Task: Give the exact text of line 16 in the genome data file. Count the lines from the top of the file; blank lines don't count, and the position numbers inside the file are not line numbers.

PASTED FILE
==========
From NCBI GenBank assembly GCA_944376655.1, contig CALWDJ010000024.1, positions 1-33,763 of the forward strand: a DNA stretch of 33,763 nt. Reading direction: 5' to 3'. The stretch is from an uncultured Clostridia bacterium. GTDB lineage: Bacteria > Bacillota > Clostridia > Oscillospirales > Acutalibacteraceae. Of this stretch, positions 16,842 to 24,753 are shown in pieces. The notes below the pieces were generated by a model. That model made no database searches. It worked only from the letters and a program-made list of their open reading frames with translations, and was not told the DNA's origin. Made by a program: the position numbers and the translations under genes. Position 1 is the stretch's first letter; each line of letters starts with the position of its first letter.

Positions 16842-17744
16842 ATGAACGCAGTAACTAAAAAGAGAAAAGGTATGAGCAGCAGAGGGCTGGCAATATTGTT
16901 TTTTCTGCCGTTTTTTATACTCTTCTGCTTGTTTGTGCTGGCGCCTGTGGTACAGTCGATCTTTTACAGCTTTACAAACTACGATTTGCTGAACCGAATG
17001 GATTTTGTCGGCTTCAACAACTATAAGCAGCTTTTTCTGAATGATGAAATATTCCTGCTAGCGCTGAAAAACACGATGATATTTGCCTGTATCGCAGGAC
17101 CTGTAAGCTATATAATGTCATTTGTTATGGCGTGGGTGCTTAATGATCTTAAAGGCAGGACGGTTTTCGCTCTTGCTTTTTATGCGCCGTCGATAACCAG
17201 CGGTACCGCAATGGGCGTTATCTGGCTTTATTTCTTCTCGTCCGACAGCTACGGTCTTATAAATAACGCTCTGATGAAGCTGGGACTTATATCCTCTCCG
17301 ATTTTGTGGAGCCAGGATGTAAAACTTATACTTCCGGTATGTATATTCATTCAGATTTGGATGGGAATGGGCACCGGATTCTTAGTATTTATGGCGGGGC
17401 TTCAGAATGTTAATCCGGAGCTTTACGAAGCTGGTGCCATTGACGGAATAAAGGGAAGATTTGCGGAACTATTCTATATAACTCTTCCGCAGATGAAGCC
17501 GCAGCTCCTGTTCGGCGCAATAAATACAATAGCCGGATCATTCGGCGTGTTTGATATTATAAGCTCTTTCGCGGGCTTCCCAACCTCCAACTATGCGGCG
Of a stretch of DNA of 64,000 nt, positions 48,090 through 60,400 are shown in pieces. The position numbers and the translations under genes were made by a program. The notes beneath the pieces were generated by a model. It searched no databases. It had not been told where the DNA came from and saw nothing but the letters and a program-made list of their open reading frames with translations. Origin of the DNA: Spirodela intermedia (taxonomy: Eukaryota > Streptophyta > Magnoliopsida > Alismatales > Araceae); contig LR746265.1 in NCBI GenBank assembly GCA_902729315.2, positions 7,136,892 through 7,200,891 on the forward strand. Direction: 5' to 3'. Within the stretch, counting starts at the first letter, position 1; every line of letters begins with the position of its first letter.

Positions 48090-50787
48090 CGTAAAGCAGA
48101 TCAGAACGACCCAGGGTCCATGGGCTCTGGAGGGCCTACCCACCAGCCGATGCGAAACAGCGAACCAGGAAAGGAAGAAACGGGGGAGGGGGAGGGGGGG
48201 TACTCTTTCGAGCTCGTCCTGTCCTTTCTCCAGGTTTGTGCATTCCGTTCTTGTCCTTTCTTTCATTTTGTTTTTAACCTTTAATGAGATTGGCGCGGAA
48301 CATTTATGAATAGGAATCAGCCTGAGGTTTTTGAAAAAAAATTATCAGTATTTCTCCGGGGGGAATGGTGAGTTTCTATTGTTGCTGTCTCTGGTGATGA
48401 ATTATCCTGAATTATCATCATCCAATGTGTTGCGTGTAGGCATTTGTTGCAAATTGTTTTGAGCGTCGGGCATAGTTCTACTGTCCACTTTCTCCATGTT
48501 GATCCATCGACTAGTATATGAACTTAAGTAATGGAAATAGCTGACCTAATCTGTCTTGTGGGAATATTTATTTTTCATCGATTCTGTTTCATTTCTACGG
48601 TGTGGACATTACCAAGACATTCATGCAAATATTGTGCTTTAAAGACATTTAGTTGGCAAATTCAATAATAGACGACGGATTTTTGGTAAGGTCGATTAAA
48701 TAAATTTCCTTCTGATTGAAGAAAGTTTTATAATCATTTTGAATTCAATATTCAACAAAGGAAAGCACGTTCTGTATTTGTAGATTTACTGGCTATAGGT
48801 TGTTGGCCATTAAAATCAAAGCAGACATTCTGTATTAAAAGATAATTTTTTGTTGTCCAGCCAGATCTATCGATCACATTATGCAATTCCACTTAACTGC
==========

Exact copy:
48301 CATTTATGAATAGGAATCAGCCTGAGGTTTTTGAAAAAAAATTATCAGTATTTCTCCGGGGGGAATGGTGAGTTTCTATTGTTGCTGTCTCTGGTGATGA